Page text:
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First step to loving running and racing again: Get it on the calendar!
Learning to love—or re-love—running
I love running. But it took me about ten years to feel that way. Because I used to hate running. Haaaaated it. And I made a serious effort to love it, I really did. I jogged, I ran, I sprinted; I chased the elusive runner’s high indoors and outdoors. But for me, running only meant shin splints, sweat in my eyes and the tightest hamstrings this side of the Mississippi. I started running by trying out cross country in high school and wholeheartedly disliked it. However I stuck with it to hang out with my friends and try to get into the sport. I kept up with casual running in college to cross train for the equestrian team that I was a part of. After graduation I lived at home for a year and started running more to get out of the house. It was during that summer that it finally clicked. Once I was running just for myself and could follow my own rules, a few different things fell into place to turn my reluctance into real love. If you’re just starting a running routine or trying to rekindle the spark, here’s what worked for me.
Set the mood
Try out a couple miles on the treadmill, the trails, the track or just around the block. Go out for a sunrise run one morning, a lunch break jog, or a few laps at dusk. A little trial and error may be all it takes to make the connection. For me, there was just something about running through familiar streets in the heat of early evening that made me happy and truly enjoy the workout.
Sometimes running just absolutely drags on, and listening to the sound of every single footstep can make you acutely aware of that. But the right music can make the miles ahead fly by. Have a couple play lists ready to go (one with pump-up anthems, one with relaxing tunes, etc.), and you’ll be armed and ready when your feet feel heavy. Or try downloading an audiobook; if you’re engrossed in a good page-turner you won’t have a chance to notice any fatigue. Conversely, purposely concentrating on your breathing or the sound of each stride can be intensely meditative and help you get into the zone if that’s more your style.
One of my favorite things about running is getting to spend time by myself. Whether you need a break from taking care of the kids, want to unwind after the office, or just crave some time to work through a problem, think of your run as time to take care of yourself, and it automatically becomes more pleasurable.
Learning to love racing
In the years after running and I finally got together, I’ve lived in a few different cities and continued to log my miles on both the treadmill and around the neighborhoods in each new place. But while my mileage and terrain changed over the years, one thing has stayed the same—I don’t like to race. Sure, there was a fling with a turkey trot here or fun run there, but never anything requiring serious training. I’m resistant to the idea of having to follow a training plan instead of just running whenever and however I feel like. Besides, I love running for myself; most days getting in any kind of run is all the personal accomplishment I’ve needed. But after I stopped running during an uncomfortable pregnancy, I’m getting back into it and starting to re-think racing. With a baby who keeps me busy, exercise is so easy to put off, so maybe a deadline of sorts will keep me on track. But I want to enjoy the process, so I’ve been thinking about ways to make it fun. Looking to wear your first bib too? Here’s how we’re going to do it.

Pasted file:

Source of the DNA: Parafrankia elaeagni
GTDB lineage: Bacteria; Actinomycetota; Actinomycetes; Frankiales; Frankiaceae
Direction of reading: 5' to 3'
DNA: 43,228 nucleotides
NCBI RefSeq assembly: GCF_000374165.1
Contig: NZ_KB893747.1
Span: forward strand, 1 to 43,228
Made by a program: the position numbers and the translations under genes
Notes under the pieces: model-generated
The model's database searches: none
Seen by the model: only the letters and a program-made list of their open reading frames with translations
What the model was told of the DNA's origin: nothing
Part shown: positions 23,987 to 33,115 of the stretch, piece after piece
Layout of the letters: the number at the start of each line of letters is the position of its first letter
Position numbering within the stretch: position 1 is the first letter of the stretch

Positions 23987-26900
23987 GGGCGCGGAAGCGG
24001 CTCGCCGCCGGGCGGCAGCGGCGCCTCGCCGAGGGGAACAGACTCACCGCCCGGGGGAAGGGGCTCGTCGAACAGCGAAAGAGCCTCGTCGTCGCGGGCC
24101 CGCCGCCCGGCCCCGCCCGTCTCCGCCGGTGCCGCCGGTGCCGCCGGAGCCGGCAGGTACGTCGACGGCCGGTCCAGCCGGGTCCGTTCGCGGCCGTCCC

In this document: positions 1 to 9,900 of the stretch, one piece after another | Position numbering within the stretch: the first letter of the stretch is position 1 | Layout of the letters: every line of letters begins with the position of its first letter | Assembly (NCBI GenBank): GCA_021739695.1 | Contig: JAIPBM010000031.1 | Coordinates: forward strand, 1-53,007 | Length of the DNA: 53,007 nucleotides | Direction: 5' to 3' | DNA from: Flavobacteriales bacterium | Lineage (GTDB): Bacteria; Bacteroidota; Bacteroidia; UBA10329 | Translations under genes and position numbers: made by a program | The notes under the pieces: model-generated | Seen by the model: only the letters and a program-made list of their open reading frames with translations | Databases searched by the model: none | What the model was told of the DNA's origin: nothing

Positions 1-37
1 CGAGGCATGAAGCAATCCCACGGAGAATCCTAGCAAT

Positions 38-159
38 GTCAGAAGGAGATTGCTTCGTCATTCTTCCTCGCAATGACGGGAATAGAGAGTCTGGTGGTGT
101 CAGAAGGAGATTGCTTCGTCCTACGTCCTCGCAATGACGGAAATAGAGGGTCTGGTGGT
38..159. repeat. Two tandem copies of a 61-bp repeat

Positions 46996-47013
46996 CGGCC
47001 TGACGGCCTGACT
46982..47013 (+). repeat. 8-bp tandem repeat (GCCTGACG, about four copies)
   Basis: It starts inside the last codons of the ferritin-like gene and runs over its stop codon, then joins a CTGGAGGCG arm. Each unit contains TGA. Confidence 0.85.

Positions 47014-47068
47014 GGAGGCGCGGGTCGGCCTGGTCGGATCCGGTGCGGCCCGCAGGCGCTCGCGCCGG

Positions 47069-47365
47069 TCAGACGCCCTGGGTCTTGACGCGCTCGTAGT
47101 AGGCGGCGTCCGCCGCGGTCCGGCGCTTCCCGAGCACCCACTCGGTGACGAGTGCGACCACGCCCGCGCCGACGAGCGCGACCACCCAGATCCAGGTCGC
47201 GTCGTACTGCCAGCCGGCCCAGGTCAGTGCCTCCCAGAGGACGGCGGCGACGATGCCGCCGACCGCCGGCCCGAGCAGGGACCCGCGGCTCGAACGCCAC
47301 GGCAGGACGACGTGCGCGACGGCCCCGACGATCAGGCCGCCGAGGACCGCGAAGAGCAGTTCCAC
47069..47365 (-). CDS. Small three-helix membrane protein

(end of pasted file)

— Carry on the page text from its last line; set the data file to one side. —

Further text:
Make it interesting
There are so many different races out there that you’re guaranteed to find one that feels more like an exciting event. Try a mud or color run if you don’t mind getting down and dirty, or pick a race benefiting a cause or charity you support. Some events even feature shorter races that include your kids or dog, while others, like the Rock ‘n’ Roll Marathon Series, offer music along the way and at the finish. Find something that gets your pulse racing and it will be that much easier to, well, get your pulse racing.
There’s a reason you hear this tip everywhere—it works. Sign up for your race and then put it on the calendar. In red ink. With a big circle around it. Make sure you cross off each day you run; not only will it feel like a mini accomplishment each time you get out there and train, but the countdown will also hopefully get you a little bit excited for the big day.
Join a running group
Seek out a local group and gain access to your own personal network of trainers, coaches and motivators. Not only can your fellow runners give you the tips you need to prepare for an upcoming race, but many will also train right alongside you, keeping you accountable and giving you someone to commiserate with during the tough parts.
If you still don’t have that loving feeling toward racing, pick out a reward for completing your race. New sneakers, a massage, a milkshake the size of your head–whatever will make you smile after crossing that finish line. But hopefully the joy of finishing will be enough to hook you—and me—on racing.